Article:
I could never bring myself to continue thepractice after he was gone. I fasten the pinonto my shirt, and with the dark green fabric as abackground, I can almost imagine the mockingjayflying through the trees. Effie Trinket comes to collect me for supper. I followher through the narrow, rocking corridor into a diningroom with polished paneled walls. PeetaMellark sits waiting for us, the chair next to himempty.

The supper comes in courses. A thick carrot soup,green salad, lamb chops and mashed potatoes, cheeseand fruit, a chocolate cake. It completely upset my digestion. And when they did have food, table manners weresurely the last thing on their minds. My mother taught Prim and I to eat properly, soyes, I can handle a fork and knife. Then I wipe myhands on the tablecloth. This makes her purse herlips tightly together. Neither of our stomachs is used to such rich fare.

We go to another compartment to watch the recap ofthe reapings across Panem. They try to stagger themthroughout the day so a person could conceivablywatch the whole thing live, but only people in theCapitol could really do that, since none of them haveto attend reapings themselves.

One by one, we see the other reapings, the namescalled, the volunteers stepping forward or, moreoften, not. We examine the faces of the kids who willbe our competition. A few stand out in my mind. Amonstrous boy who lunges forward to volunteer fromDistrict 2. A fox-faced girl with sleek red hair fromDistrict 5.

A boy with a crippled foot from District And most hauntingly, a twelve-year-old girl fromDistrict Only when she mounts the stage and theyask for volunteers, all you can hear is the windwhistling through the decrepit buildings around her. Last of all, they show District Prim being called,me running forward to volunteer.

But, of course, they do hear. I see Gale pullingher off me and watch myself mount the stage. The silent salute. Onesays that District 12 has always been a bit backwardbut that local customs can be charming. As if on cue,Haymitch falls off the stage, and they groan comically. We shake hands. They cut to the anthem again, andthe pro-gram ends. Effie Trinket is disgruntled about the state her wigwas in. A lot about televised behavior.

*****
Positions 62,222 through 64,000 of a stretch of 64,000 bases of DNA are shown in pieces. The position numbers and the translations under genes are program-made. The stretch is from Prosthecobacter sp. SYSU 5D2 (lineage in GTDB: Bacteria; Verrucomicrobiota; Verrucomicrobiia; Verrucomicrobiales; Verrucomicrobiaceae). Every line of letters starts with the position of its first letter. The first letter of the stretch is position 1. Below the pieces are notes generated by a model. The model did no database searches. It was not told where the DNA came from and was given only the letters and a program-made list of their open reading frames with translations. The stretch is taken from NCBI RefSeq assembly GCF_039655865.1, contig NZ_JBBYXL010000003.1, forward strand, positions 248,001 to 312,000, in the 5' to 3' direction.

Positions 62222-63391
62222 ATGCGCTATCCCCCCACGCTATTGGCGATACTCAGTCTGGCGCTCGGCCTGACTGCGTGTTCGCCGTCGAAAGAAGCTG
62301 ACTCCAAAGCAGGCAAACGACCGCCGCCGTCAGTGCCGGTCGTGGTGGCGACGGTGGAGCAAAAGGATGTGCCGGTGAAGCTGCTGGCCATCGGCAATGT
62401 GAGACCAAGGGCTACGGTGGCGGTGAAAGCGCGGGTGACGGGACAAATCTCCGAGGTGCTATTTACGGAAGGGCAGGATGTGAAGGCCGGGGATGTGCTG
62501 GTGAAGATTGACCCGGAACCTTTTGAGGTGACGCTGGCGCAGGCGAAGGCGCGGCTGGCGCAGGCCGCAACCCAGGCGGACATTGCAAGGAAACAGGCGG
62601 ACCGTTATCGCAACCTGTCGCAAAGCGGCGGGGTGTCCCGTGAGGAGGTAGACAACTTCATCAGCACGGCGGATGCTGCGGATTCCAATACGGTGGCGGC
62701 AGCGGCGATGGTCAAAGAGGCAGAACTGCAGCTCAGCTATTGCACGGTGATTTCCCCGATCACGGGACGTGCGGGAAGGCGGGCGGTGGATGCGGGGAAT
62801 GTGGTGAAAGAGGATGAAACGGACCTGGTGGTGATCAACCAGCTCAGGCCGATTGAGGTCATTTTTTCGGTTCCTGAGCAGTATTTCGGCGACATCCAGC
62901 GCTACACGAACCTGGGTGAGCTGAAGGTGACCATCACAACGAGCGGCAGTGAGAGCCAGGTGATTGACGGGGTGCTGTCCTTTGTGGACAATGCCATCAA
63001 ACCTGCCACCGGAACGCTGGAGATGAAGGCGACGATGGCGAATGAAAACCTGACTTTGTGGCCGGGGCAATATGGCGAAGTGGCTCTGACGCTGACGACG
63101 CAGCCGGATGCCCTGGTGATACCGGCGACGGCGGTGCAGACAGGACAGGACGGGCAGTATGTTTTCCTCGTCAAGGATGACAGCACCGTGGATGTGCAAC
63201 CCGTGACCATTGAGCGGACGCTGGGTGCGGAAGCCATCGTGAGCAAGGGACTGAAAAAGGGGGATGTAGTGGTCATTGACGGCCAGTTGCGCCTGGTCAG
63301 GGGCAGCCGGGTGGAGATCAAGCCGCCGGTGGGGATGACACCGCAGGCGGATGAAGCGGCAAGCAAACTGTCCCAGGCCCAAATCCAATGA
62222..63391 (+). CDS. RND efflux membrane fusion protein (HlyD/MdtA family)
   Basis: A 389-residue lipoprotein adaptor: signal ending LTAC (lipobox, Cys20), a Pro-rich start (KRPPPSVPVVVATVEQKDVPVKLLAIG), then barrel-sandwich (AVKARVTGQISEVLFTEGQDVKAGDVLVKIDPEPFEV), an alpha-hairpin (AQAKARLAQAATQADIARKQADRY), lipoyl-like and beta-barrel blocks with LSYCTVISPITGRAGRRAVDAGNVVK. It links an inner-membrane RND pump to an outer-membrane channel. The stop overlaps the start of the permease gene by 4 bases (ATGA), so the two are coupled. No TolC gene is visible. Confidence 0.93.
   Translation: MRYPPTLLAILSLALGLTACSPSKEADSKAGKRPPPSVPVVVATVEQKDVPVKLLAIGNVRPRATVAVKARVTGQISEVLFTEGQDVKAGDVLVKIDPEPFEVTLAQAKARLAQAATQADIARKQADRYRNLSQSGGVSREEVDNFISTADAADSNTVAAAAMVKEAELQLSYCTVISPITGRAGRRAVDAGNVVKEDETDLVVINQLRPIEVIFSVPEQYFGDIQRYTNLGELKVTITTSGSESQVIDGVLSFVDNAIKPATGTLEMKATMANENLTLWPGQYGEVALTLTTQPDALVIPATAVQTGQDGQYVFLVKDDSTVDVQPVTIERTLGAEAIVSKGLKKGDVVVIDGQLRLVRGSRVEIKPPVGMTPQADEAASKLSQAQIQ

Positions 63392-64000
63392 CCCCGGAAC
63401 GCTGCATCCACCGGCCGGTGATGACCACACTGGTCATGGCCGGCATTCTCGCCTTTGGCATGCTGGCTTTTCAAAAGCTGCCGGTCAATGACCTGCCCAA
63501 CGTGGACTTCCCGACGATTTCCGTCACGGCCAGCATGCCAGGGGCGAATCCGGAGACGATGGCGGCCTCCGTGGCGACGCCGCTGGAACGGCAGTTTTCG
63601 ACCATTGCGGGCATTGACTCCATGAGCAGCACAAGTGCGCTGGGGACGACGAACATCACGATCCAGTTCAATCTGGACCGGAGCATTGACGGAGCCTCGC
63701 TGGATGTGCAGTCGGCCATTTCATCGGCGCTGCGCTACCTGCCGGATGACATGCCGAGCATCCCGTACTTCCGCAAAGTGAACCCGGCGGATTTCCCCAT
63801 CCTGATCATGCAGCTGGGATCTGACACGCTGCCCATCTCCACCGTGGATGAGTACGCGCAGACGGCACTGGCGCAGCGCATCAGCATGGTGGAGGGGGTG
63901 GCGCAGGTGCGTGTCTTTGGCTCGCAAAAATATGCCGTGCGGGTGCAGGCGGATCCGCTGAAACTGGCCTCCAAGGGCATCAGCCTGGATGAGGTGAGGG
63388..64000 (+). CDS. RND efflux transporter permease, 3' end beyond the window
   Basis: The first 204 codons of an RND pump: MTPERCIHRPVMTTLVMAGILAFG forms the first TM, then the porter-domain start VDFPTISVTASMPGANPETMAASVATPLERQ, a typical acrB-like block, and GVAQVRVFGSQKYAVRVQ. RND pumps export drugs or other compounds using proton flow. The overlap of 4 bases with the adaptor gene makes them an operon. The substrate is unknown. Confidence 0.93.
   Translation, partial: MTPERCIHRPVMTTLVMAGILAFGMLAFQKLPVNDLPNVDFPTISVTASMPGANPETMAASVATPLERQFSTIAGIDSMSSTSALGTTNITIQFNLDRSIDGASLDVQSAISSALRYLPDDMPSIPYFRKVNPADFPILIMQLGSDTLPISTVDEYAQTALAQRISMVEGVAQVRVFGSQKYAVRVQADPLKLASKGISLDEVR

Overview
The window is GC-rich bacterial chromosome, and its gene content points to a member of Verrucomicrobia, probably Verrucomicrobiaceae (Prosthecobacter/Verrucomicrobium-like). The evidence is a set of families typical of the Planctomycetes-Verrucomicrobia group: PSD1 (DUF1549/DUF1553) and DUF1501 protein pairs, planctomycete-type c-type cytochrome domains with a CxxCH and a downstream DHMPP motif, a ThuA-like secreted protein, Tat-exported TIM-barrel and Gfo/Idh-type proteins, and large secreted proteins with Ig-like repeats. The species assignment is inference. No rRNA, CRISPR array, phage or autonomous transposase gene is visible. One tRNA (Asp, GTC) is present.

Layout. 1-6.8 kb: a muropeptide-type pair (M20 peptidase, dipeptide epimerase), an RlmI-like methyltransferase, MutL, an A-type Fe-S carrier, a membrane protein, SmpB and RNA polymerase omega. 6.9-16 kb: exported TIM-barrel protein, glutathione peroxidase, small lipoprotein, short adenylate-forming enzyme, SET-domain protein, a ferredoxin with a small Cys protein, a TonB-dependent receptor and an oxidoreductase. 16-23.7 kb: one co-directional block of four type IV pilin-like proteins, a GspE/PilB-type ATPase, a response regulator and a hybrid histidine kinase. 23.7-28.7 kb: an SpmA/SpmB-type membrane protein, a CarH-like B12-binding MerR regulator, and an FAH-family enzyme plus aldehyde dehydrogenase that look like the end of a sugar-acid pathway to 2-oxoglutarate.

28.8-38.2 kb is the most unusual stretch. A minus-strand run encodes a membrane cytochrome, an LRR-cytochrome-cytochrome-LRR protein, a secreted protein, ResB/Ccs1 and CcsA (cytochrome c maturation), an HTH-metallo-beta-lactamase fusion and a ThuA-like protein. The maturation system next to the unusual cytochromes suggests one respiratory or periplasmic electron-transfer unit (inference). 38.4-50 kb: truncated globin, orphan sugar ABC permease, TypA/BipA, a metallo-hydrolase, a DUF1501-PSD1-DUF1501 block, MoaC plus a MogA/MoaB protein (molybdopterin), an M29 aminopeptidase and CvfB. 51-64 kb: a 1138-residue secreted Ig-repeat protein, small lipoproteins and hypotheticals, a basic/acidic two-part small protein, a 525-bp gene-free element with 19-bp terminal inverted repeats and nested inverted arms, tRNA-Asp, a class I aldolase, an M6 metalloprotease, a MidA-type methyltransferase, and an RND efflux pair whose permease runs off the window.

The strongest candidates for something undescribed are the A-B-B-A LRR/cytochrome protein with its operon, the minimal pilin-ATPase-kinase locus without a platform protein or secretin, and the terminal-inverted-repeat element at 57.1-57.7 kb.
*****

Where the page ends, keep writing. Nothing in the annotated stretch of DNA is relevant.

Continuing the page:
You know your mentor is your lifeline to theworld in these Games. The one who advises you, linesup your sponsors, and dictates the presentation ofany gifts. Haymitch can well be the difference betweenyour life and your death! Then hevomits all over the expensive carpet and falls in themess. She hops in herpointy shoes around the pool of vomit and flees theroom. For a few moments, Peeta and I take in the scene ofour mentor trying to rise out of the slippery vile stufffrom his stomach.

The reek of vomit and raw spiritsalmost brings my dinner up.

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We exchange a glance. He hardlynotices. PossiblyPeeta is trying to make a good impression on him, tobe his favorite once the Games begin. Cooking lor us. Waiting on us. Guarding us. Takingcare of us is their job. I nod and head to my own room. I understand howPeeta feels. But making them deal with Haymitchmight be a small form of revenge.

Just as he was kind to give me the bread. The idea pulls me up short. A kind Peeta Mellark isfar more dangerous to me than an unkind one. Kindpeople have a way of working their way inside me androoting there. When I get back to my room, the train is pausing at aplatform to refuel. No more. No more of either ofthem. Unfortunately, the packet of cookies hits the groundand bursts open in a patch of dandelions by thetrack.